Dust sealing on Jayco Outback "vents"

Submitted: Tuesday, Nov 12, 2002 at 01:00
ThreadID: 2354 Views:9478 Replies:8 FollowUps:2
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Has anyone come up with an idea on how to seal the door & fridge vents
on a Jayco Outback Camper when travelling on unsealed roads?

I have tried duct tape but that is time consuming and unreliable especially when I forget to put it on! Wife not happy!!!!

Would appreciate any ideas as it may save my marriage next time we go bush!


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Reply By: OziExplorer - Tuesday, Nov 12, 2002 at 01:00

Tuesday, Nov 12, 2002 at 01:00
Put in a roof vent of sufficient size or if necessary two to pressurise the van so the dust will not come in.
then click on PRODUCTS
and have a look at the SMALL SCUPPER VENT
2 x small scupper vents, one each side would be better than one large one. You want to place them as close to the front of the van as possible.
I would make mossie screens for them, and just keep the screens in place with six of those little L shapped plastic clips they use to hold domestic fly screens on.

I have used this method twice on two caravans with great success.
AnswerID: 8435

Follow Up By: David - Tuesday, Nov 12, 2002 at 01:00

Tuesday, Nov 12, 2002 at 01:00
Thanks Oziexplorer,

Sounds like a good idea which I will pursue asap.

Interesting though, when I bought the van from Jayco they didn't recommend this method and when asked why, they said they had too many complaints about dust entering through the pressurising vent onto the beds?!!
Sounds like it might have been a copout to me!

I think I will take your advice and fit the vent anyway!

Thanks again,

FollowupID: 4085

Follow Up By: Oziexplorer - Tuesday, Nov 12, 2002 at 01:00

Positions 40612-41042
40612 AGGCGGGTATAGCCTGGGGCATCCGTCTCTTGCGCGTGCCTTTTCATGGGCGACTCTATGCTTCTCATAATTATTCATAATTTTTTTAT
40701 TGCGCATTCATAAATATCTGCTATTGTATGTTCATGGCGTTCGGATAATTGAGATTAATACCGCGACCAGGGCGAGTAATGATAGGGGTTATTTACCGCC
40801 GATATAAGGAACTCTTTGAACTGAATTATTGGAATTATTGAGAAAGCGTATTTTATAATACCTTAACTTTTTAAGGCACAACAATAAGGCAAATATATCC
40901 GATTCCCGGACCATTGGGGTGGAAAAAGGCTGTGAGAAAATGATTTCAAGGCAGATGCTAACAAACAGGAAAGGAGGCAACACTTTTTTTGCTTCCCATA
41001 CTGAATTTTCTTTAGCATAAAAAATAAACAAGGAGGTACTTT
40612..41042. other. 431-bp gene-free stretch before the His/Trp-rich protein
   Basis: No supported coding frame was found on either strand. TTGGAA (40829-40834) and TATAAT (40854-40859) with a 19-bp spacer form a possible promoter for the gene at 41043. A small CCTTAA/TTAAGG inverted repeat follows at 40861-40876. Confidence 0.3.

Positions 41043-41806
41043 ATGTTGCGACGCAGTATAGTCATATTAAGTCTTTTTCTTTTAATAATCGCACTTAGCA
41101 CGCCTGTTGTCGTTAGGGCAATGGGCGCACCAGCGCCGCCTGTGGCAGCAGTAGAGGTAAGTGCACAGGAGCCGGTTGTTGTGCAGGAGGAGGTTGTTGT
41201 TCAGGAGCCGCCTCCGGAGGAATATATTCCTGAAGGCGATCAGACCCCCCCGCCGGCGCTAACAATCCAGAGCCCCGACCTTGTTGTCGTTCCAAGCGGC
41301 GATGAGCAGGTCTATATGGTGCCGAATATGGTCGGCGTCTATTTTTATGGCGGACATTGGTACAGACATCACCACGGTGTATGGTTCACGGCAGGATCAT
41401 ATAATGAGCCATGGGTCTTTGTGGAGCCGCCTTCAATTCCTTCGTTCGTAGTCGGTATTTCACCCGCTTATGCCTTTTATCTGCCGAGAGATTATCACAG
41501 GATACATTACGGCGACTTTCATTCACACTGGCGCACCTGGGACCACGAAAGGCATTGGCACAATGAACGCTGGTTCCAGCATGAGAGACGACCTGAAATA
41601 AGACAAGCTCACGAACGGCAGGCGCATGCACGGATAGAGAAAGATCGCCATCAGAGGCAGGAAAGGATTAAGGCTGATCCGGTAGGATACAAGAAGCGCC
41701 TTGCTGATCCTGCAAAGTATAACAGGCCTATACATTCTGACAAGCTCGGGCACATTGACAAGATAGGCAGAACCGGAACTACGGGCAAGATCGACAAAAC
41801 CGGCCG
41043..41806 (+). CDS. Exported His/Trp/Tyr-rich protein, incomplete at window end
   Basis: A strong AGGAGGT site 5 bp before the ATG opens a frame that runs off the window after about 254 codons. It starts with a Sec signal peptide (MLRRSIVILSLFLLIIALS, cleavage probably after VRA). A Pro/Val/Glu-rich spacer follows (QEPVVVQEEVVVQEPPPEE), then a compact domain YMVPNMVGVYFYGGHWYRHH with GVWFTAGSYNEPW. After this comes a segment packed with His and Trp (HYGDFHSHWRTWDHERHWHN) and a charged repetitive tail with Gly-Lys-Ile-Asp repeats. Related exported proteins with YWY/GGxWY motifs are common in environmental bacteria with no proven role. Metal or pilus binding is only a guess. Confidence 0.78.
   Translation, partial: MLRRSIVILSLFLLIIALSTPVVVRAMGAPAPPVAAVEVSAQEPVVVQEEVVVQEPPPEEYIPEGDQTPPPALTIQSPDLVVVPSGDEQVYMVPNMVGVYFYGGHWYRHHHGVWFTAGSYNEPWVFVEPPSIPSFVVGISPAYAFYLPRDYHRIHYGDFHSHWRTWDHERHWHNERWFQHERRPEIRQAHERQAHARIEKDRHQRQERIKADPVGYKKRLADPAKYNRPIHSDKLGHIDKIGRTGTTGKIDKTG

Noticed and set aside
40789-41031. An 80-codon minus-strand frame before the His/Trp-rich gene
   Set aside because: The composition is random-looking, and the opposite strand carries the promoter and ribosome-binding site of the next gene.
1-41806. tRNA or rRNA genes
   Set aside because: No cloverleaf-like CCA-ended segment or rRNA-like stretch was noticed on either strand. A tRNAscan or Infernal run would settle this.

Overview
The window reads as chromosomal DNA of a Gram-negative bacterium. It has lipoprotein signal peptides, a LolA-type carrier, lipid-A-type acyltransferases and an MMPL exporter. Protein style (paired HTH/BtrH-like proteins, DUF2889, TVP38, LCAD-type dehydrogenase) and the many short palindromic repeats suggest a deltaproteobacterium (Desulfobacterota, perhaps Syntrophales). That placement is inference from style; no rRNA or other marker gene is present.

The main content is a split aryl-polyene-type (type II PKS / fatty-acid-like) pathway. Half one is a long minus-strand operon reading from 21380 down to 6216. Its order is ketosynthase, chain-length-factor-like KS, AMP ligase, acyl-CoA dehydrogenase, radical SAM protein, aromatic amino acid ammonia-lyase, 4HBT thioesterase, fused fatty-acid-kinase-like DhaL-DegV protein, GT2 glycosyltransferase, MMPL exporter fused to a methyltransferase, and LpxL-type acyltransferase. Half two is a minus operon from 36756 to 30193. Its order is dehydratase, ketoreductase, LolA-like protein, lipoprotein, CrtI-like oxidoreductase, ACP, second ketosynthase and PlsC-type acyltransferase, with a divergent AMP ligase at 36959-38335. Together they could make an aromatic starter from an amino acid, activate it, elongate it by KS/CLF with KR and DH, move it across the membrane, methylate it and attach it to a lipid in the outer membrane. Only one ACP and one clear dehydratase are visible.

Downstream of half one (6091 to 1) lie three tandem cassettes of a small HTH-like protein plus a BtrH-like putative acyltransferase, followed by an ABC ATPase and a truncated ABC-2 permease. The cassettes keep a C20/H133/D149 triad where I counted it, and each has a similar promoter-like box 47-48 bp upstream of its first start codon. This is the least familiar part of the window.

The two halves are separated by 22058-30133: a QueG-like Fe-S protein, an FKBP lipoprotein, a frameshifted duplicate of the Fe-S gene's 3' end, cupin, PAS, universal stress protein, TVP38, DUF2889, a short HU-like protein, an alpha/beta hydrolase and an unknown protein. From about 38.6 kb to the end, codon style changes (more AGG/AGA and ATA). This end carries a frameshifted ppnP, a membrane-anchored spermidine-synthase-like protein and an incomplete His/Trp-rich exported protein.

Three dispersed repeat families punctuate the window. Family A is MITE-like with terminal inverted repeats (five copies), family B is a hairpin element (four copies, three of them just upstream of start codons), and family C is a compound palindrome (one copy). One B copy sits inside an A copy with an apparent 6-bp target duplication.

Tuesday, Nov 12, 2002 at 01:00
David I would suggest a drive along a dirt road, preferably a good dusty one which should not be hard to find at the moment. Get somebody else to drive, while you are an observor at the side of the road. Take photographs as the rig goes past, as you will then be able to see where the air flow and dust is. You will of course need high speed film, and need to be about 20 metres back from the road. A motor drive 35mm camera is ideal, so you can just hold down the button and it keeps taking the shots till the rig has passed.
The only other method is to fit a marine blower that can be switched on from inside your vehicle.
Part no's to look at:

Dust on the bed is a real problem, but usually when the plug is left out the sink. If you have a sink outlet that hangs down towards the ground. the vents in the door suck all the dust up the sink plug hole. Never travel without the plug in the sink on dirt roads.
FollowupID: 4086

Reply By: Janset - Tuesday, Nov 12, 2002 at 01:00

Tuesday, Nov 12, 2002 at 01:00
Hi all.
I recently purchased a Jayco Outbacker but as yet I have not used it. The ingress of dust is a worry to me also, with all those vents.

I did once tow a Canaan both-ways across the dirt Nullabour in the bad old days and the van was chocker with dust. I opened the roof vent and dust was almost nil, but that roof vent was far more sturdy than the one in the Jayco and the roof was full height, much higher that the EH Holden tow vehicle.

I recently had the Jayco in to repair slipshod workmanship and the dust factor and roof vent was mentioned.